How scientists turned skin cells into heart, brain cells


    IN a major step in regenerative medicine, scientists in the US turned skin cells into heart and brain cells by using a cocktail of chemicals. The two studies, which were published in Science and Cell Stem Cell journals, are especially remarkable as the scientists did not add any external genes to the cells, a usual requirement.

    The research could be the basis for one day being able to regenerate lost or damaged cells with pharmaceutical drugs. The team of scientists used chemical cocktails to force skin cells to convert into organ-specific stem cell-like cells and, finally, into heart or brain cells.

    “This method brings us closer to being able to generate new cells at the site of injury in patients,” said Gladstone senior investigator Sheng Ding, PhD, and senior author on both studies. “Our hope is to one day treat diseases like heart failure or Parkinson’s disease with drugs that help the heart and brain regenerate damaged areas from their own existing tissue cells.”

    The researcher further added that this process is much closer to the natural regeneration that happens in animals such as newts and salamanders.

    Adult hearts are not highly capable of producing new cells and so scientists have been looking for ways to replace the cells of a damaged heart, say after a heart attack.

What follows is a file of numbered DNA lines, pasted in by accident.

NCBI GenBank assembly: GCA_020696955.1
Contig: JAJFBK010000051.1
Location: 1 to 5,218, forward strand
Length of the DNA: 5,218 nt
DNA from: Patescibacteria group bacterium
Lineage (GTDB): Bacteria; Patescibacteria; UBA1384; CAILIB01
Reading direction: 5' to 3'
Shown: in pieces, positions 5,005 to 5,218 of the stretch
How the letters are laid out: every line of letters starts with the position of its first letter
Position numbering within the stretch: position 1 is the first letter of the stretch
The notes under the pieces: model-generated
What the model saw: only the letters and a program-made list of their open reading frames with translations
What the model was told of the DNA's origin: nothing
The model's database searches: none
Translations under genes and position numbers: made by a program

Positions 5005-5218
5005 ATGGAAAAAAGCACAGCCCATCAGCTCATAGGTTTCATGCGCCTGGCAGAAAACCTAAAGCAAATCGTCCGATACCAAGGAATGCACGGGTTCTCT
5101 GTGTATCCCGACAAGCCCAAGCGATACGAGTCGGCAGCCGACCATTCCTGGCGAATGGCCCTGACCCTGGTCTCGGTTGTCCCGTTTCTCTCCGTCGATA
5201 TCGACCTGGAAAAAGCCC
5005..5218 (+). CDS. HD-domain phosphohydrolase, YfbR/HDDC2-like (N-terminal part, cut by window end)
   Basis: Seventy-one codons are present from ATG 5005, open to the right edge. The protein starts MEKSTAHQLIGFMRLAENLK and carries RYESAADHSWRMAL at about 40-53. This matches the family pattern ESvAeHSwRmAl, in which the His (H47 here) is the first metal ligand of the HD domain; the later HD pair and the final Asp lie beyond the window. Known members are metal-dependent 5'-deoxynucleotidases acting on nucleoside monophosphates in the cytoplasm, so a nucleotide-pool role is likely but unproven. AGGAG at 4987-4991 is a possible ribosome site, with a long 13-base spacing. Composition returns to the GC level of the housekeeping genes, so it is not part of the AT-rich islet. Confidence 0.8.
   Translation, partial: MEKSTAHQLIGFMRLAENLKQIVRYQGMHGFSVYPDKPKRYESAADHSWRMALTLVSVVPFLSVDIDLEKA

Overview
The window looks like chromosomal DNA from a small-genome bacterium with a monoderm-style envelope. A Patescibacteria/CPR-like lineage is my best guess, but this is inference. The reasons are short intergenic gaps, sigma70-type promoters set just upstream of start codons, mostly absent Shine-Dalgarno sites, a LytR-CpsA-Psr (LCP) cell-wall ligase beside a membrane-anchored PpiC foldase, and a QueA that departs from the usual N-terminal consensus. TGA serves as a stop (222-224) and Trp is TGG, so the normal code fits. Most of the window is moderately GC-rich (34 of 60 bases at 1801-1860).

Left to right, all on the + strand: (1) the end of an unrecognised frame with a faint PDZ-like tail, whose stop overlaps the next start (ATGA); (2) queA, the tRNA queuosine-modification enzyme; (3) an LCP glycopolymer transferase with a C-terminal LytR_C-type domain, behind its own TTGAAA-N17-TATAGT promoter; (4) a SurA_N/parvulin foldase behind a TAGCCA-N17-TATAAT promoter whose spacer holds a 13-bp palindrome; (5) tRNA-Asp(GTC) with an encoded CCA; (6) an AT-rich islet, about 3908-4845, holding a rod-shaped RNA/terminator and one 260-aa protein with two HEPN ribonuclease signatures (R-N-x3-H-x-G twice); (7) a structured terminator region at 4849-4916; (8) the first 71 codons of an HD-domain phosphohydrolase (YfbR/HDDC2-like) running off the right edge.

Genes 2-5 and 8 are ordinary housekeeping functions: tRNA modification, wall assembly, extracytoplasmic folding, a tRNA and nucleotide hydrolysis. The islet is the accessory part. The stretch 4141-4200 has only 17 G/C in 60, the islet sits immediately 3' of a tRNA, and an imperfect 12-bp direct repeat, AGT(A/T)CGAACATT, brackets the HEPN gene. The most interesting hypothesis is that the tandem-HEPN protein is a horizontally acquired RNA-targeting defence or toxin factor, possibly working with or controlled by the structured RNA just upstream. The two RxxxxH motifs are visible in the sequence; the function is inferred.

However, as most transplanted adult cells do not survive or do not adapt properly into the heart, and very few stem cells can be converted into heart cells, the endeavor has been tricky.

    In the study published in Science journal, the researchers used a cocktail of nine chemicals to change human skin cells into beating heart cells. By trial and error, they found the best combination of chemicals, which could change the cells into a state close to multi-potent stem cells, which are capable of turning into many different types of cells in a particular organ. A second cocktail of chemicals and growth factors facilitated the transition the cells to become heart muscle cells.

    With this method, more than 97 percent of the cells began beating, a characteristic of fully developed, healthy heart cells. The cells also responded appropriately to hormones, and molecularly, they resembled heart muscle cells, not skin cells. When the cells were transplanted into a mouse heart early in the process, they developed into healthy-looking heart muscle cells within the organ.

    “The ultimate goal in treating heart failure is a robust, reliable way for the heart to create new muscle cells,” said Deepak Srivastava, MD, director of cardiovascular and stem cell research at Gladstone and co-senior author on the Science paper. “Reprogramming a patient’s own cells could provide the safest and most efficient way to regenerate dying or diseased heart muscle.”

    In the second study, published in Cell Stem Cell, the scientists created neural stem cells from mouse skin cells using a similar approach.

    A combination of chemicals converted all the skin cell genes into neural stem cell genes. When transferred into mice, the neural stem cells developed into the three basic types of brain cells: neurons, oligodendrocytes, and astrocytes.

    “With their improved safety, these neural stem cells could one day be used for cell replacement therapy in neurodegenerative diseases like Parkinson’s disease and Alzheimer’s disease,” said co-senior author Yadong Huang, MD, PhD, a senior investigator at Gladstone.

    Huang added, “In the future, we could even imagine treating patients with a drug cocktail that acts on the brain or spinal cord, rejuvenating cells in the brain in real time.”



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